Mark Simons: I’m giving up talking to vegans

I often find myself leaning on the words of Dale Carnegie, especially when trying to reason with vegans.

His 1936 book, How to Win Friends and Influence People, suggests you can’t actually win an argument.

Quoting Benjamin Franklin, Carnegie purports that even if you hurl at an opponent all the logic of a Plato or an Immanuel Kant, you’ll just make them mad at you.

About the author

Mark Simons
Mark Simons is studying agriculture with crop management at Harper Adams University. Growing up in London, Mark says he’s “been on a journey from city kid to Schöffel-wearing ag student”. He has gained experience working for a range of farms and agricultural businesses.
Read more articles by Mark Simons

This seems particularly pertinent when it comes to debating veganism on Facebook.

As a nine-year-old city kid, I discovered a passion for agriculture watching TV shows such as Victorian Farm and Lambing Live. They didn’t hard-sell agriculture to me; they opened a door, through which I stepped of my own accord.

See also: Mark Simons – supermarkets should have more British aisles

You can spend hours debating meat-eating with vegans, but the truth is the general public are not all vegans. The vast majority are people like me – hungry for knowledge and great food.

Carnegie says “a man convinced against his will is of the same opinion still”. It’s made me think I’ve been wasting my time “educating” vegans when, instead, I should concentrate my efforts on the undecided middle ground. It’s too easy to see sensational headlines on the internet and get angry and drawn in.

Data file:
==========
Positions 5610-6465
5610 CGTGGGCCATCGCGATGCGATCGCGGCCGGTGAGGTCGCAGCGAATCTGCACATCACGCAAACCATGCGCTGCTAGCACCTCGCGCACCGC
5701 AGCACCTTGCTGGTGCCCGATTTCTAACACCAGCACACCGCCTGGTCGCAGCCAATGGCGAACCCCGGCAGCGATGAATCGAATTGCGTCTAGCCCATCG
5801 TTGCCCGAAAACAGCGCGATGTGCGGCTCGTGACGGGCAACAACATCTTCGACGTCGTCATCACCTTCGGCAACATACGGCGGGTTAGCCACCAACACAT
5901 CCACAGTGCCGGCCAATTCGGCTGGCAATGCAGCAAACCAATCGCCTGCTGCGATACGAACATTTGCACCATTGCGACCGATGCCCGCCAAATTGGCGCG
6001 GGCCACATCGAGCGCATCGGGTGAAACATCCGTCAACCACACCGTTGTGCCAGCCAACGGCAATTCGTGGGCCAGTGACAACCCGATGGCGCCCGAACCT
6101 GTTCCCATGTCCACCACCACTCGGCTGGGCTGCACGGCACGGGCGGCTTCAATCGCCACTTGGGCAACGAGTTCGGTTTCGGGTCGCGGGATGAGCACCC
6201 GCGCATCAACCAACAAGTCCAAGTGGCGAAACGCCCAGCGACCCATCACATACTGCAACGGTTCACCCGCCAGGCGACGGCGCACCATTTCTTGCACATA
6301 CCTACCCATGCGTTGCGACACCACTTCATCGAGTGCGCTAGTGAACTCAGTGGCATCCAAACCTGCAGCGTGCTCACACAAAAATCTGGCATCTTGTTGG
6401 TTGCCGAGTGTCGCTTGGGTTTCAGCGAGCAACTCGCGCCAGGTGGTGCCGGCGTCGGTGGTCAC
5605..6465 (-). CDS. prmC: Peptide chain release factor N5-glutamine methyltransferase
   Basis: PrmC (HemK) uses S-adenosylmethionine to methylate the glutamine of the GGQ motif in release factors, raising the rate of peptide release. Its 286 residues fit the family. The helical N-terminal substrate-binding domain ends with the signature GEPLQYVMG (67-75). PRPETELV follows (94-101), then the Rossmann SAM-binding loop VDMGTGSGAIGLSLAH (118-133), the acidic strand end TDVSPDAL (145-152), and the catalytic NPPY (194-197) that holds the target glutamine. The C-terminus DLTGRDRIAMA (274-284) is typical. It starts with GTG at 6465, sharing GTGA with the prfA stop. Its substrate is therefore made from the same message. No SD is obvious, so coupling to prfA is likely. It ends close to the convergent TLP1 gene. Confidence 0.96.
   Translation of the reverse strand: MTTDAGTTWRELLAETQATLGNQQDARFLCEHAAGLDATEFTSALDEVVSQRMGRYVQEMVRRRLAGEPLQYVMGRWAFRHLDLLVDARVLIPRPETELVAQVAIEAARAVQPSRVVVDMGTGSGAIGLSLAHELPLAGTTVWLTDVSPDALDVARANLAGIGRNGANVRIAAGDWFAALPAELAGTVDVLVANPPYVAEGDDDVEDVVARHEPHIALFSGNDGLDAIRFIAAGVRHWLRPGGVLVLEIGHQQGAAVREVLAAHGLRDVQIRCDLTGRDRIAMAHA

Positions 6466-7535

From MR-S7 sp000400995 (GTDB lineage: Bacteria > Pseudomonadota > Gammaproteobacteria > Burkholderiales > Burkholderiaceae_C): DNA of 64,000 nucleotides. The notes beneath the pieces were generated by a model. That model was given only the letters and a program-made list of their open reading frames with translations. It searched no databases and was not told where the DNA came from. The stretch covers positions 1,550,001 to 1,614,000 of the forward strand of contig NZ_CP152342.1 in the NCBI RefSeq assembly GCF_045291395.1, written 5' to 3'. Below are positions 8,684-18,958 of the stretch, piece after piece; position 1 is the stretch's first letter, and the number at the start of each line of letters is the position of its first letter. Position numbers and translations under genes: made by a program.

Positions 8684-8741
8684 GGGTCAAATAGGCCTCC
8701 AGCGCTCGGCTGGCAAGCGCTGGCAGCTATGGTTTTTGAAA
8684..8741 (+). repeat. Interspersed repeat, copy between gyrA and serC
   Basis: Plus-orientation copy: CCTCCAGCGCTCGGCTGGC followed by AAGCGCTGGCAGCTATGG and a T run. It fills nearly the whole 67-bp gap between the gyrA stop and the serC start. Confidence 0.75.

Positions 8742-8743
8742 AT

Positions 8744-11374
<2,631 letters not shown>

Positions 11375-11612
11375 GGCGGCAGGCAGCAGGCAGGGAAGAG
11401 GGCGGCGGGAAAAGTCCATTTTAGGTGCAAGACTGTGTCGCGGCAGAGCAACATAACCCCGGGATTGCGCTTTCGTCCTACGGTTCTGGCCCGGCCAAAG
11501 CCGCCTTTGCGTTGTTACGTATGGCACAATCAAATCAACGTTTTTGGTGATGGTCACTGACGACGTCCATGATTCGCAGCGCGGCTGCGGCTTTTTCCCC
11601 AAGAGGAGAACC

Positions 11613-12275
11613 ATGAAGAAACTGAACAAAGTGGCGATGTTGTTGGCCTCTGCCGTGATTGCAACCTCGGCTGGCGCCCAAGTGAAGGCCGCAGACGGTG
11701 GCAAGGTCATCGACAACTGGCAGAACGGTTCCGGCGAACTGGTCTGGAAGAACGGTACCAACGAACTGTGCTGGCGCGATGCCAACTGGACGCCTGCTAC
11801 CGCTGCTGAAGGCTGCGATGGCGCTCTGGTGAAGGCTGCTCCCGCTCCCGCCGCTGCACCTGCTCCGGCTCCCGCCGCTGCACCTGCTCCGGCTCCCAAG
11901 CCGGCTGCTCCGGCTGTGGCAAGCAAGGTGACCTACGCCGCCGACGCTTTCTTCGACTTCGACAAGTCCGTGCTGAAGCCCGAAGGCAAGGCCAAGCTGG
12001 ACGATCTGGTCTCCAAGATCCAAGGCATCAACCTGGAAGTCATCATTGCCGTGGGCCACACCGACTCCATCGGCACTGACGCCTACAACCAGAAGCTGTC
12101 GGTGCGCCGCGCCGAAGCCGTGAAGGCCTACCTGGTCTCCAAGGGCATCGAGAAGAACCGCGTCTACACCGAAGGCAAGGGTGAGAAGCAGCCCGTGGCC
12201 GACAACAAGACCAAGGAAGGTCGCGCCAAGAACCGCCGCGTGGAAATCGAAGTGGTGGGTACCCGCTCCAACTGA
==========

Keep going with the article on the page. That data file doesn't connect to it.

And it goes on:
The public don’t latch on to these nonsensical headlines and jump on the vegan bandwagon immediately, however. 

I am pleased that the sustainability of lifestyle choices is becoming more important to consumers.

As food producers, we must listen and act to address the concerns raised by consumers, promote the excellent work we do as an industry and ensure that consumers understand and trust us.

I want to produce food that consumers are happy to eat and  enjoy, knowing that the points raised by groups such as vegans are incorrect. So instead of engaging with vegans, I aim to use my time more effectively elsewhere.

Veganism is not a threat, but actually gives us a platform from which to promote the merits of local produce to those who will listen.

The public deserves to know that eating a British steak is not detrimental to the health of the planet. It is a sustainable, healthy way to support the British countryside and ensure UK food security.